In the seventh of a 12-part series on designing a large country garden we look at ways to incorporate sporting facilities into a large garden.



The summer holidays have finally arrived, and thoughts are turning to outdoor pursuits. Having your own dedicated sporting facilities brings a whole new dimension and level of enjoyment to your garden and allows for hours of pleasure with friends and family without needing to leave your grounds. Around 95% of our garden design projects will require a new tennis court or swimming pool and of those where a court or pool is already in situ, our challenge is to ensure that they have been expertly sited and considered within the garden setting.

We often site sporting facilities together in the same part of the garden to create an entertainment area or interactive social space that is discreetly hidden from the house but still within easy access. We find tennis courts to be more functional rather than aesthetically pleasing and, like some of our clients, we would prefer not to see them from the house.

Don’t forget about noise too. While the gentle clunk of a mallet on a ball might evoke happy memories of perfect English summers, splashes and screams of childish delight from a swimming pool might be less appealing after a while, so it is good to get the position just right. Here’s our advice for incorporating croquet lawns, tennis courts and swimming pools into a large garden.


Croquet is a quintessentially English pastime and the perfect entertainment for a sunny summer afternoon. It is believed to have its origins in the 17th century and was often played in London’s Pall Mall.

Of all the sporting facilities that we might incorporate into a large country garden a croquet lawn is probably the most adaptable. A flat, formal lawn can accommodate croquet, and even football, in the summer months before being returned to a lush green lawn in winter, with the same preparation and aftercare that a traditional lawn might demand.

Although a full-sized croquet court is almost twice the size of a tennis court, croquet can be enjoyed on any size of lawn by simply scaling the rectangular dimensions to suit the setting and surrounding property. Positioning it close to the house alongside a west facing terrace is ideal for a late afternoon match with afternoon tea for the spectators.



Depending on the property, location and size of the grounds, you may need to seek planning permission to site a new tennis court and the position may be dictated by the planning granted. Ideally, tennis courts should have a north-south orientation, so players aren’t dazzled by direct sunlight and so that the court is not filled with intermittent shadows. Taking advantage of existing trees to screen unsightly courts could be useful, but it might create too much shade, and this will lead to the court becoming green and mossy.  We tend to position the tennis court in a hedged garden ‘room’ or use large, loose shrub planting for screening – an elegant, classic flowering shrub like Philadelphus is ideal.  Pleached trees can also be useful to soften the sight of the netting … and to catch the odd rogue ball.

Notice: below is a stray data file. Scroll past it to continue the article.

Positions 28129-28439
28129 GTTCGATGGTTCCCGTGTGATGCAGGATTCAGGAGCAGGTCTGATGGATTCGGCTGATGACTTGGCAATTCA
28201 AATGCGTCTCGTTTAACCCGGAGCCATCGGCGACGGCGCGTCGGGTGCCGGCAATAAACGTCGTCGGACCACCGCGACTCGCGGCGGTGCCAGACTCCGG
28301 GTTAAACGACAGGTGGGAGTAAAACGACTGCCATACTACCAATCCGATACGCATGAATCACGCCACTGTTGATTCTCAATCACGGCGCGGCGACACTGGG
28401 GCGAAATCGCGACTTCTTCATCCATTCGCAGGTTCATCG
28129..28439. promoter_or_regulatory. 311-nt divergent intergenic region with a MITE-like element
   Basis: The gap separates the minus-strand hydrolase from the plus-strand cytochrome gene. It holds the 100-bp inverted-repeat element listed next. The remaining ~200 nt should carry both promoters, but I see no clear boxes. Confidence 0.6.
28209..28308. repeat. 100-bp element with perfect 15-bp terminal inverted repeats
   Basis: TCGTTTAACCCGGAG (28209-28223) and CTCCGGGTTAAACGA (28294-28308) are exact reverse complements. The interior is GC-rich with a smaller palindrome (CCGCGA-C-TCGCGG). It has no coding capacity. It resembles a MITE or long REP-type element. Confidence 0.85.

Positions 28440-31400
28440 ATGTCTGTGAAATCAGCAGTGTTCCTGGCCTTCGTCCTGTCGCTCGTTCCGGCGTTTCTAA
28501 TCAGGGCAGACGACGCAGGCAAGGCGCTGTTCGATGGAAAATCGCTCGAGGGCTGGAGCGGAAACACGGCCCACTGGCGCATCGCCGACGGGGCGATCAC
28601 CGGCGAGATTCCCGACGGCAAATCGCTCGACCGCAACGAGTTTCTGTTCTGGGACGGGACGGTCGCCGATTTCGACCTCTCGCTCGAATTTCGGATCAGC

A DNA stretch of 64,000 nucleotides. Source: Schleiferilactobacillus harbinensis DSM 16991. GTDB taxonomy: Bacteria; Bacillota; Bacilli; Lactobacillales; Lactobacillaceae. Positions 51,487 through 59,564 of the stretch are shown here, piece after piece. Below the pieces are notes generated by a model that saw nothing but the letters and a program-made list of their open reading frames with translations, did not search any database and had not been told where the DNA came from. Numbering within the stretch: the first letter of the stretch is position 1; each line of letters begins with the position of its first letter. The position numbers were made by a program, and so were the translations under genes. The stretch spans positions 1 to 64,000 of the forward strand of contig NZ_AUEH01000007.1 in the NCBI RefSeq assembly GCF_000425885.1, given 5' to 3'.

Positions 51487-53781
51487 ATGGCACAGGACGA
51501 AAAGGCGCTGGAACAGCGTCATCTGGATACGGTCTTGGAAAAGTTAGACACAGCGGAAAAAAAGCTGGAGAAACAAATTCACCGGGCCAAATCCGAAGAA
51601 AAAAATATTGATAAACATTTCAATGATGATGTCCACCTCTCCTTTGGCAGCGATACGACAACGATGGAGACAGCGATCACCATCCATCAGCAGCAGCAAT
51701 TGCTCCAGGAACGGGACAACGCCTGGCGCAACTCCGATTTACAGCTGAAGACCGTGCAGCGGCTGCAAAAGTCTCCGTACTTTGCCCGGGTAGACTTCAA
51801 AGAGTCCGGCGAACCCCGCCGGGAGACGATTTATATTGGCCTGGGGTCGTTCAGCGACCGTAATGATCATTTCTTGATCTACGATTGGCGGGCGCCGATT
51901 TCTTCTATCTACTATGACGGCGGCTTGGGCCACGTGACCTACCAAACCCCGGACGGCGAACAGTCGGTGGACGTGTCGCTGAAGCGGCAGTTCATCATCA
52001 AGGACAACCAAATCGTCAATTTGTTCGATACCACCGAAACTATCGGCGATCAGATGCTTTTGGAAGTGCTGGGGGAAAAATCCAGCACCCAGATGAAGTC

Most of our clients prefer a hard court over grass and for this we would specify a traditional green court as it’s a more subtle addition to the landscape. We would also advise black netting rather than green as it is much less vibrant and will be almost invisible from a distance.

Tennis courts are much bigger than you might imagine, so if space is an issue or if you have a small, urban garden you might choose a grass court and define the space with an instant Hornbeam hedge. Like the aforementioned croquet lawn, a grass court is dual purpose, providing a formal lawn in winter and tennis court in summer. Siting a pavilion next to the tennis court is the final touch to create a convivial entertaining space where you can socialise with friends.



Unless the location has a spectacular hillside view that calls for a dramatic infinity pool, we will often create an enclosure for a swimming pool both for safety and for shelter against the wind. Walled gardens make an ideal enclosure. Alternatively, we use plants or hedging to define the space; it creates a welcoming haven with its own microclimate too.

We often opt for simple Mediterranean-style planting around the pool area with olive trees, drifts of scented lavender and terracotta urns to transport you to sunnier climes and mentally make you feel warmer. The advantage of having an enclosed pool area means there will be no conflict of planting style so if we are using Mediterranean planting, for instance, this would not be seen against the rolling hills of an English landscape.

Colour is all important. While the traditional choice for pools is a bright turquoise, we tend to advise darker coloured tiles such as grey or green stone or slate as it feels more natural.  This is particularly effective if the pool is sited close to the house as it gives the impression of a formal pond rather than a pool, which is more in keeping.

The final element is a number of well-positioned terraces to offer both shade from the midday sun and warmth in the evening. Creating entertaining areas within the terracing that encompass a pool pavilion and changing facilities as well as kitchen and dining areas around the pool will really extend the life of the pool throughout the year.

Here’s to a sunny summer holiday! This post was written by Richard Taylor, Director of Taylor Tripp.

Look out for our journal posts on large garden design covering:

Driveways and Entrances
Views & Borrowed Landscapes
Garden Structure
Designing with Water
Kitchen Gardens
Garden Buildings
Designing with Trees
Decorative Elements
Gates & Archways